hide Matching Documents

The documents where this entity occurs most often are shown below. Click on a document to open it.

Document Max. Freq Min. Freq
John Bell Hood., Advance and Retreat: Personal Experiences in the United States and Confederate Armies 179 35 Browse Search
Southern Historical Society Papers, Volume 10. (ed. Reverend J. William Jones) 85 3 Browse Search
Colonel William Preston Johnston, The Life of General Albert Sidney Johnston : His Service in the Armies of the United States, the Republic of Texas, and the Confederate States. 65 9 Browse Search
Southern Historical Society Papers, Volume 30. (ed. Reverend J. William Jones) 49 1 Browse Search
General Joseph E. Johnston, Narrative of Military Operations During the Civil War 47 3 Browse Search
Edward Alfred Pollard, The lost cause; a new Southern history of the War of the Confederates ... Drawn from official sources and approved by the most distinguished Confederate leaders. 46 0 Browse Search
William F. Fox, Lt. Col. U. S. V., Regimental Losses in the American Civil War, 1861-1865: A Treatise on the extent and nature of the mortuary losses in the Union regiments, with full and exhaustive statistics compiled from the official records on file in the state military bureaus and at Washington 45 1 Browse Search
Comte de Paris, History of the Civil War in America. Vol. 2. (ed. Henry Coppee , LL.D.) 42 0 Browse Search
Col. J. Stoddard Johnston, Confederate Military History, a library of Confederate States Military History: Volume 9.1, Kentucky (ed. Clement Anselm Evans) 39 3 Browse Search
Southern Historical Society Papers, Volume 22. (ed. Reverend J. William Jones) 39 23 Browse Search
View all matching documents...

Browsing named entities in Col. O. M. Roberts, Confederate Military History, a library of Confederate States Military History: Volume 12.1, Alabama (ed. Clement Anselm Evans). You can also browse the collection for Cheatham or search for Cheatham in all documents.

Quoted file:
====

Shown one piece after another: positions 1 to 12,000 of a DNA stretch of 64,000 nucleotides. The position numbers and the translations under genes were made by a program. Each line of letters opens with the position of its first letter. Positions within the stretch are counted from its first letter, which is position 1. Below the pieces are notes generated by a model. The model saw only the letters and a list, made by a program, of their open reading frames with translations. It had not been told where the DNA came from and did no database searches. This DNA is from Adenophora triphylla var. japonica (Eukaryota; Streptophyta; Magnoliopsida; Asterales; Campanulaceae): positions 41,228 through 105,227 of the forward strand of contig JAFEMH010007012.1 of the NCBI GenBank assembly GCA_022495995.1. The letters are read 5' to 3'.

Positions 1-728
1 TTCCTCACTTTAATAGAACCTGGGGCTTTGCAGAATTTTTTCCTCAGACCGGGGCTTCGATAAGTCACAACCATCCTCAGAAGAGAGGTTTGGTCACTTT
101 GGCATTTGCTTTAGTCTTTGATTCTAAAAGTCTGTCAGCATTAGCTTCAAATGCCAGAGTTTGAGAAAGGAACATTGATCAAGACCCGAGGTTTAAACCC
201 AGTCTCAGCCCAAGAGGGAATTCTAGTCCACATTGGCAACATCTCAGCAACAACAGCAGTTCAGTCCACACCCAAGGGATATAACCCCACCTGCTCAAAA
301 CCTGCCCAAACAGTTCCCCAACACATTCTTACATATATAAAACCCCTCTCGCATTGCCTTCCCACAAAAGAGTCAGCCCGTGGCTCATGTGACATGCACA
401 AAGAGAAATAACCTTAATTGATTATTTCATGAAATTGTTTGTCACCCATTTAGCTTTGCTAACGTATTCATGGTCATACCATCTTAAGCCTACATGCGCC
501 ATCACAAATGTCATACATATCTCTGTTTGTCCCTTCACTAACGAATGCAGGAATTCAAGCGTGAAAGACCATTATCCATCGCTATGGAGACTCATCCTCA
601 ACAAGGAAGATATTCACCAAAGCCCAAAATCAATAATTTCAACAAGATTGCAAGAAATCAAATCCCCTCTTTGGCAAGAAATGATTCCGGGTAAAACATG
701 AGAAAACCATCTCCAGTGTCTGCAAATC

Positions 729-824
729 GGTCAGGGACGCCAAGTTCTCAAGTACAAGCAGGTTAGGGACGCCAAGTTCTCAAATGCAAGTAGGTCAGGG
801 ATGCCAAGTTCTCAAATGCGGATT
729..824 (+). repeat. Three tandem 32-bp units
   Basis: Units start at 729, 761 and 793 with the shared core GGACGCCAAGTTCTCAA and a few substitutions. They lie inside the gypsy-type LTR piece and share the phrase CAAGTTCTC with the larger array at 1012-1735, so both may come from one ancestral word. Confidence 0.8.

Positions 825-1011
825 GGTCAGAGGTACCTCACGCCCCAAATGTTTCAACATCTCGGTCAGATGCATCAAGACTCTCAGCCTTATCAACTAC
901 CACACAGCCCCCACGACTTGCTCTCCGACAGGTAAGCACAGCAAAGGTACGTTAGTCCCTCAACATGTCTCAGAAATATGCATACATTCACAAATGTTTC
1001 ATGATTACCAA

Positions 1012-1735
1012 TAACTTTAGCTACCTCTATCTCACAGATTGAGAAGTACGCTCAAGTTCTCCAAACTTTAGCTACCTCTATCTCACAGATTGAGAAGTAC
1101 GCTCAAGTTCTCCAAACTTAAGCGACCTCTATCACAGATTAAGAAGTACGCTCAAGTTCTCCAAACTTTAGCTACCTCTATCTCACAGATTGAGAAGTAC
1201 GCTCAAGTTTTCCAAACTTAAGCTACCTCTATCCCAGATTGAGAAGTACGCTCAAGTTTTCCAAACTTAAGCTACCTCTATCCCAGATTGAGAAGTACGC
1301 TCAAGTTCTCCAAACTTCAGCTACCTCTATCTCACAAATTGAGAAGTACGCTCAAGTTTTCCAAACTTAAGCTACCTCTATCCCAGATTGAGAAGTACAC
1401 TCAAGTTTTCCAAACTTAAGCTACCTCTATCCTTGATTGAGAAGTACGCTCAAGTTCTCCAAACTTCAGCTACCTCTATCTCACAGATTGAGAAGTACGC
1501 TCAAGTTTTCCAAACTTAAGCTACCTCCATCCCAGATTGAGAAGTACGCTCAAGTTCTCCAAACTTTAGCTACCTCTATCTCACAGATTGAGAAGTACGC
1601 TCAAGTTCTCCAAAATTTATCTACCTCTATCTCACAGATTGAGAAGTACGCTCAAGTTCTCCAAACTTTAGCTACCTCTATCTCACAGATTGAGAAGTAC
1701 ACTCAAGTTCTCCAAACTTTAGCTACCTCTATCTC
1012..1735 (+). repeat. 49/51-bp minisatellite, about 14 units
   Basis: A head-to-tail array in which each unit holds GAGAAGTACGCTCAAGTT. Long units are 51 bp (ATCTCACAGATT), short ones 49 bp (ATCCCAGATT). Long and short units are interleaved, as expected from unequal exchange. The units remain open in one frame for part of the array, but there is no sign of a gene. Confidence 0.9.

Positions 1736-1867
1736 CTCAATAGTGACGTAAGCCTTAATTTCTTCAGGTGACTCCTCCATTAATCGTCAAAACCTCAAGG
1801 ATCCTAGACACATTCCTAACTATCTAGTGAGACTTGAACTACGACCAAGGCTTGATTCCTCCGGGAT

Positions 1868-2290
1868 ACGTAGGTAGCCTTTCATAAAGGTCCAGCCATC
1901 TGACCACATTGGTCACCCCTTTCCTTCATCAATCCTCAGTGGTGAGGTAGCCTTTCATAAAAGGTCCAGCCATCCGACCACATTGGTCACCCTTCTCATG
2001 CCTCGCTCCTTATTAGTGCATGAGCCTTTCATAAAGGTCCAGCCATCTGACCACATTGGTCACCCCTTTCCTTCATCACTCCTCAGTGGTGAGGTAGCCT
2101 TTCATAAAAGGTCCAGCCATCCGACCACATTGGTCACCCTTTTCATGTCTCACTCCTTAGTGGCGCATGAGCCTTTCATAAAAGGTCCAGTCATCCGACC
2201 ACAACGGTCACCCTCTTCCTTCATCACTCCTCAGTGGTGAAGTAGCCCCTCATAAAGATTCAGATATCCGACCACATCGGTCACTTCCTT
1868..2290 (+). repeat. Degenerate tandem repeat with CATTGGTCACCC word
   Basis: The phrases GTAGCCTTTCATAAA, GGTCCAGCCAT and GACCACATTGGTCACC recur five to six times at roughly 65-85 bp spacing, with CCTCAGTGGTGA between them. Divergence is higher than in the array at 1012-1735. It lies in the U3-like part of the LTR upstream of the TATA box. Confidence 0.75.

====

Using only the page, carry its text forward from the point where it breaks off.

Your search returned 16 results in 5 document sections:

r of the United States navy, taken to Washington and imprisoned, but after four months was released by the President's proclamation. Col. Melancthon Smith entered the service of the State of Alabama as a captain of light artillery, July 1, 1861. His military education at West Point rendered him very efficient, and at the recommendation of his superior officers he was made major in August, 1862. Later on, he was promoted to colonel. He was chief of artillery in Hardee's, and afterward Cheatham's corps. He served in the battles of Belmont, Shiloh, Perryville, Chickamauga, Missionary Ridge, the battles of the Atlanta campaign and the subsequent campaign in north Alabama and middle Tennessee. After the war he settled in Mobile and engaged in journalism. Appropriate in this connection is the following joint resolution of the Confederate States Congress, approved February 15, 1864: Joint resolution of thanks to the soldiers from the State of Alabama who have re-enlisted for th
anding regiment. (724) Return of casualties: 9 killed, 39 wounded, Missionary Ridge. (725) General Cheatham in special orders thanks the officers and men of his command. He says: It was Pettus' brig81-382) Mentioned in Gen. John C. Moore's report. No. 55—(658, 691, 704) In Moore's brigade, Cheatham's division, Hardee's corps, army of Tennessee. Casualties at Lookout Mountain, November 24th, (339) Mentioned in Col. J. G. Coltart's report. No. 56—In Deas' brigade, Hindman's division, Cheatham's army corps, to December, 1863. Total present, 337; Lieut.-Col. William C. Clifton commandin63. In department of Mississippi and East Louisiana, General Johnston. (803) Moore's brigade, Cheatham's division, December 10, 1863. In army of Tennessee, General Hardee. (822) December 14, 1863,tles; Lieutenant-Colonel Lanier commanding regiment. No. 56—(803, 822, 884) Moore's brigade, Cheatham's division, army of Tennessee; Lieut.-Col. Thomas C. Lanier commanding regiment. Tota